What is cashmere?
Cashmere, also called pashmina, is the traditional name given to ultimate-quality wool of the Capra Hisca goat. It dates many centuries back to the Himalayan region, where the goats graze in the highest areas of the mountains in temperatures dropping as low as -40 degrees Celsius. In order to survive in such harsh climate, the goats have developed a very soft, fine undercoat, which is about 15-19 microns thick (human hair is 75 microns thick) and extremely warm, offering the most effective thermal insulation in the world. In the Western parts of the globe, this down hair is called cashmere. It is up to eight times warmer than sheep’s wool, but is also lighter and has unique thermo-regulatory properties.
Where does MINOU Cashmere come from?
The best varieties of cashmere come from the plateaus of Nepal, Tibet and the central plains of Mongolia. All MINOU Cashmere products are made of such top-quality wool.
What else makes MINOU Cashmere so special?
We operate within the framework of Corporate Social Responsibility, which is a set of rules designed to enhance the social dimension of industrial activity. They incorporate e.g. a ban on child labour, support for women’s development and environmental awareness. Our manufacturer works in strict compliance with these rules and has been actively engaged in many social problems of Nepal, including relief for the earthquake victims of 2015. All our scarves are packed in beautiful, stylish boxes and bags, which make them a truly unique gift. The scarves are sent to you by courier. Shipping in Poland is always free.
Why are cashmere products more expansive than other scarves?
Every year, one goat produces enough wool for 1-2 scarves, and the manufacturing process is very time-consuming (up to 200 working hours per scarf, including weaving, spinning, dyeing and finishing) – and this is reflected in the price. MINOU Cashmere products are handwoven, which clearly sets them apart from mass-produced clothing. They are highly durable and age with beauty. An authentic cashmere scarf is a gift for life. Moreover, MINOU Cashmere scarves are dyed without the use of toxic chemicals, which increases the manufacturing costs, but protects both the users and the environment.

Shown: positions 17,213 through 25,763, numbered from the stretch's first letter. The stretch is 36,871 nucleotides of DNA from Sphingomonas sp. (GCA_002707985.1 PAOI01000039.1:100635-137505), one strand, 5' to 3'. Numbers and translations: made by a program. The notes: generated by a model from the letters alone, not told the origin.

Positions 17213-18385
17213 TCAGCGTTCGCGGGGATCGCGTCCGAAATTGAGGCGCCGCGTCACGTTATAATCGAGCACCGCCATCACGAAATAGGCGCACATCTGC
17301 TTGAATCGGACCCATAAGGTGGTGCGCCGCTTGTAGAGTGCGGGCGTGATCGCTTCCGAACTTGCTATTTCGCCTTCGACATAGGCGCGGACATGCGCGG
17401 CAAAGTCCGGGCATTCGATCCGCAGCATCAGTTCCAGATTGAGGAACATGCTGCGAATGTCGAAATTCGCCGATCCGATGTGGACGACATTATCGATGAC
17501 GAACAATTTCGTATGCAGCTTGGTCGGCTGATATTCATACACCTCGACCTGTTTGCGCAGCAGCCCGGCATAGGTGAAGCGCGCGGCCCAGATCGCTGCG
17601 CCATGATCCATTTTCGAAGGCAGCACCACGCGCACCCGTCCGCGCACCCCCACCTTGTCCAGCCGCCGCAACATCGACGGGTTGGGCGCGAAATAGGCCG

How do I care for a MINOU Cashmere scarf?
We recommend washing your scarf only at a reputable dry cleaner’s, preferably a traditional, small-scale facility and not a member of a big laundry chain. The cost is around PLN 10-15. After washing, your scarf will become even more beautiful, soft and fluffy, and any fuzz balls or pilling will disappear. Just like all cashmere products, the scarves can also be washed by hand. However, we know from experience that washing your scarf at home is less effective than professional dry cleaning and it can damage the delicate fabric.
Storage: fold the scarf and place it on the surface in a wardrobe or a drawer so as to avoid “squashing” the fabric and allow it to breathe.
Does cashmere get fuzzy?
After some time, cashmere may show some pilling, just as any type of wool. This is a natural process. Scarves with the addition of synthetic fabric do not get fuzzy, so the pilling proves that your scarf is pure cashmere. Do not wear your scarf for many hours in a row; let it rest throughout the day. Taking proper care of cashmere products, you ensure that any signs of pilling will only appear after long period of use. They are usually removed through dry cleaning.
Are any goats harmed in the manufacturing process?
We have absolute certainty that no goats are harmed in the process of obtaining wool for MINOUS Cashmere scarves. The wool is collected manually and the goats are treated with great care and esteem, because they are very valuable. Some people confuse cashmere with shatoosh – the down hair of Tibetan antelopes which are killed to enable the manufacture of precious shatoosh shawls.
How can I tell if this is real cashmere?
Fake cashmere scarves are usually made of a mixture of cashmere and sheep or yak wool, or acryl (special type of soft, synthetic fibre). In order to test the authenticity of the wool, moisten the scarf and smell it. Real cashmere smells like a wet animal (but the smell is not unpleasant). The final test involves lighting a few threads of your scarf on fire. When cashmere wool burns, it smells like burnt human hair. The remaining ash is easily removed. In the case of a synthetic fabric, the smell is “chemical”. After you blow out the flame, a little bead is left attached to the fabric.